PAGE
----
A Highly Effective Leader: Stephen Covey Says We Need to Help More People Find Their Own Purpose and Unique Contribution
Eliason, Todd, Success
Over the past six months, the world has witnessed the financial consequences of what happens when the basic principles of honesty, thrift, living within your means and saving for a rainy day are substituted for a me-first, win-at-all-cost, grab-all-the-money-you-can kind of culture. What is needed more now than ever is a dose of common sense, back-to-basics thinking--a commitment to tried-and-true principles that best-selling author, entrepreneur and leadership icon Stephen Covey has taught throughout his distinguished career.
"Financial success--prestige, wealth, recognition, accomplishment--will always be secondary in greatness," Covey says. "Primary greatness is about character and contribution. Primary greatness asks, What are you doing to make a difference in the world? Do you live truly by your values? Do you have total integrity in all of your relationships? And when correct principles are not followed or ignored, the result can be catastrophic as we have witnessed the past year in the financial markets."
Money, whether in government or on Wall Street, can change one's motivation and integrity if money is the No. 1 objective, Covey says. "At this crucial time in our history, we need leaders who can affirm other people's worth and potential to help them find their voice," he says.
Sound advice like this has made Covey one of the most sought-after voices in business, education and government. To date, Covey has personally taught 36 heads of state and his company, Franklin Covey, has worked with 800 of the Fortune 1,000 companies.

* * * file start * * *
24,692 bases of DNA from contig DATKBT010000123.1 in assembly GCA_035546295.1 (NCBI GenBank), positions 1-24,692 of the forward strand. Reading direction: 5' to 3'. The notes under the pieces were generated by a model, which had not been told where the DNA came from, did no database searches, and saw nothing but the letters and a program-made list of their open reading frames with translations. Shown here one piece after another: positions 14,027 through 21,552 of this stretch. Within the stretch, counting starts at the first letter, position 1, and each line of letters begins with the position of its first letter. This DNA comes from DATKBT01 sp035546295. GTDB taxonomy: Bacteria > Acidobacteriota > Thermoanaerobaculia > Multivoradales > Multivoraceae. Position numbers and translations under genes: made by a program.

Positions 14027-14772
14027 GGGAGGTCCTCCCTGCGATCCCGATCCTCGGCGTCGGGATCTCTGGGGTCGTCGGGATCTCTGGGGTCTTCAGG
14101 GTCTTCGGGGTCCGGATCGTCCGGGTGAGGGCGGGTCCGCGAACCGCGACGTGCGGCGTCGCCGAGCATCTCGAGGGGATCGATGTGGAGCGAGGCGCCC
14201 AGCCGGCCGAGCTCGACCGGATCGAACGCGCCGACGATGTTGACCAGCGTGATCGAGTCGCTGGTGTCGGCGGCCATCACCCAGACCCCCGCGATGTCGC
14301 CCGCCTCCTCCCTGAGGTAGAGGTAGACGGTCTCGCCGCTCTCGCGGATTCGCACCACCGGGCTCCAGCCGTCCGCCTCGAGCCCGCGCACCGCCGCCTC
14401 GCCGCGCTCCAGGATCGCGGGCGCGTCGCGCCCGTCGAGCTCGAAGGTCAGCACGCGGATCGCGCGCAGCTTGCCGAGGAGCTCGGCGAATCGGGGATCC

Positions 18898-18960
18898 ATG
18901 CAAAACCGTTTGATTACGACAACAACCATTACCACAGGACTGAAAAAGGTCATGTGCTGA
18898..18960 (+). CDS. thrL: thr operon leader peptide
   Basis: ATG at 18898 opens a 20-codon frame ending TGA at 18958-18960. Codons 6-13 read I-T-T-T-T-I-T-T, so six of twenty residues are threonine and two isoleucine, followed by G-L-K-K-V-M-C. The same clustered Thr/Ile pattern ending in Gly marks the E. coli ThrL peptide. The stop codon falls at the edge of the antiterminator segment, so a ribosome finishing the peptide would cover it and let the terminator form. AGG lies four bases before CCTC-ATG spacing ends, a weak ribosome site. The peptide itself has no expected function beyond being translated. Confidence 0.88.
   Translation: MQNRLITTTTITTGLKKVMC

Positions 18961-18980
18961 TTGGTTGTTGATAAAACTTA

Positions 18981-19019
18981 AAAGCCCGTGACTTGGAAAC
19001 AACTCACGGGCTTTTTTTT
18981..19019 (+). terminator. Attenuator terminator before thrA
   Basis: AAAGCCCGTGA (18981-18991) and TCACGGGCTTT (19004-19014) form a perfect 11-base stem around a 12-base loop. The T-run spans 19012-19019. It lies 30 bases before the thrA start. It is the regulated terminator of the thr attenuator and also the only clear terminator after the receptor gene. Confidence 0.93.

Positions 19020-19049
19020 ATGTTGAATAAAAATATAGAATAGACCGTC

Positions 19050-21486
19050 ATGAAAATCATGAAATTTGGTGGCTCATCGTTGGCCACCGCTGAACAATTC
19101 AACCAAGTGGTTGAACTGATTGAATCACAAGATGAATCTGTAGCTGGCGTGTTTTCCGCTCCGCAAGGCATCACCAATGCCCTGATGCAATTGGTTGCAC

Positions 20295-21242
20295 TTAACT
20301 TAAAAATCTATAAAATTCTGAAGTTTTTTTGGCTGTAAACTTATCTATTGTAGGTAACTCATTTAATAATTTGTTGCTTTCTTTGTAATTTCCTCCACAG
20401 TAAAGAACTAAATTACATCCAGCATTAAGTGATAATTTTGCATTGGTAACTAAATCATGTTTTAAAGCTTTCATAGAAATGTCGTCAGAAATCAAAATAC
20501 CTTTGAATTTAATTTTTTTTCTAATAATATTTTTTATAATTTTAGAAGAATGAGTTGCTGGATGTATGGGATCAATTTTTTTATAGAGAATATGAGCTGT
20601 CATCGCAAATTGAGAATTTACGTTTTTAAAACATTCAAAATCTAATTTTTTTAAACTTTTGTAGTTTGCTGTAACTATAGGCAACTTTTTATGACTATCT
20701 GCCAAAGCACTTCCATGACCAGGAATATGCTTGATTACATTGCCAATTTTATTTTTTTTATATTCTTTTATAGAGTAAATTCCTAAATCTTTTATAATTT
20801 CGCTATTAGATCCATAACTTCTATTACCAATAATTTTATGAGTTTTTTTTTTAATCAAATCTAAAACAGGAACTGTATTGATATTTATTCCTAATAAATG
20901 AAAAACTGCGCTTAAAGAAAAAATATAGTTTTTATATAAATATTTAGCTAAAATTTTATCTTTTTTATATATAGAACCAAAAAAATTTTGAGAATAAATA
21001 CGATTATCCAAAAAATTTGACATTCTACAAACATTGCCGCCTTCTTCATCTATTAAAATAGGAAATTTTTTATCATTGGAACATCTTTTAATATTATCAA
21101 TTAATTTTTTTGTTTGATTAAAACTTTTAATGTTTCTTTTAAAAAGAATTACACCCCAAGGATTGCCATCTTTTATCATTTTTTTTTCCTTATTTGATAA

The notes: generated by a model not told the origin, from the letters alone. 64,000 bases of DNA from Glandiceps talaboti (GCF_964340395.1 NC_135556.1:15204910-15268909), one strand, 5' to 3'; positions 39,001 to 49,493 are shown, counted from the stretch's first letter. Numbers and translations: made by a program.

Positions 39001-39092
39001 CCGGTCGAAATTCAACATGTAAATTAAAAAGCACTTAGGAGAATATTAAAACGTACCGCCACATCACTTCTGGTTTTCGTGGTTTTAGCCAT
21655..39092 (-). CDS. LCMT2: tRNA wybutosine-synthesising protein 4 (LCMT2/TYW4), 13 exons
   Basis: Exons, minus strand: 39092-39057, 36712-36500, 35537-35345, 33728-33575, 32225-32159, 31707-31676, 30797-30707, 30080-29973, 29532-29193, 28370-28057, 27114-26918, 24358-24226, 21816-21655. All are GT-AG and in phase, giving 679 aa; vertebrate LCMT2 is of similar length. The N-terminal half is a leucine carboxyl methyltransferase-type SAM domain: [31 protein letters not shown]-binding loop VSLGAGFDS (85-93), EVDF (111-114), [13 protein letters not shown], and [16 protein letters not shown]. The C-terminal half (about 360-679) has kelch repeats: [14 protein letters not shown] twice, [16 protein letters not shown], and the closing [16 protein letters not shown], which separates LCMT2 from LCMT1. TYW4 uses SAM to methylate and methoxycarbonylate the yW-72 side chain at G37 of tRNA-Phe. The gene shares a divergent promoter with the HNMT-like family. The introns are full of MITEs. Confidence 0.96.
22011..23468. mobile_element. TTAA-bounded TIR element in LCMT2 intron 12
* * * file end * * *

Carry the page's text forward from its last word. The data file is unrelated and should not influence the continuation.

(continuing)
Covey has seen and done it all when it comes to helping people from all walks of life realize the greatness that lies within them. His first book, The 7 Habits of Highly Effective People, which has sold more than 20 million copies worldwide, was named the most influential business book of the 20th century by Forbes magazine. (The audio version became the first nonfiction audio-book in U.S. publishing history to sell more than 1 million copies.) In 1996, TIME magazine named Covey one of the 25 most influential Americans. Tens of millions of people in business, government, schools and families have greatly benefited by applying the principles of Covey's classic book.
Born in 1932 in Salt Lake City, Covey benefited from strong family influences. His mother and father constantly confirmed his worth and potential even as a young child. His business acumen was fostered by his Grandfather Covey, an entrepreneur who set up businesses all over the western United States. The spiritual side that is so prevalent in Covey's books results in part from many days at the knee of his Grandpa Richards, who was a great spiritual leader in his church.
Being the eldest sibling, Stephen Covey was the heir apparent destined to take over the family business, which owned several hotels, motels and lots of land. But he found his calling elsewhere. While serving his church as a young missionary in Great Britain, he had a mentor who taught him the art of training leaders. Although he felt inadequate for the job at first, his mentor saw in him a rare and natural talent. Covey says he had never experienced such satisfaction than training those leaders and soon developed a passion for teaching. After he finished his academic work at Harvard Business School, he made it known to his father that he would not be taking over the family business, but instead wanted to teach principles that had universal and timeless applications.
Bringing Back the Character Ethic
The genesis of Covey's work started when he was working on his doctorate. He immersed himself in an in-depth study of many authors of success literature over the past 200 years. He pored over thousands of articles and essays from popular psychology, personal development and self-help. …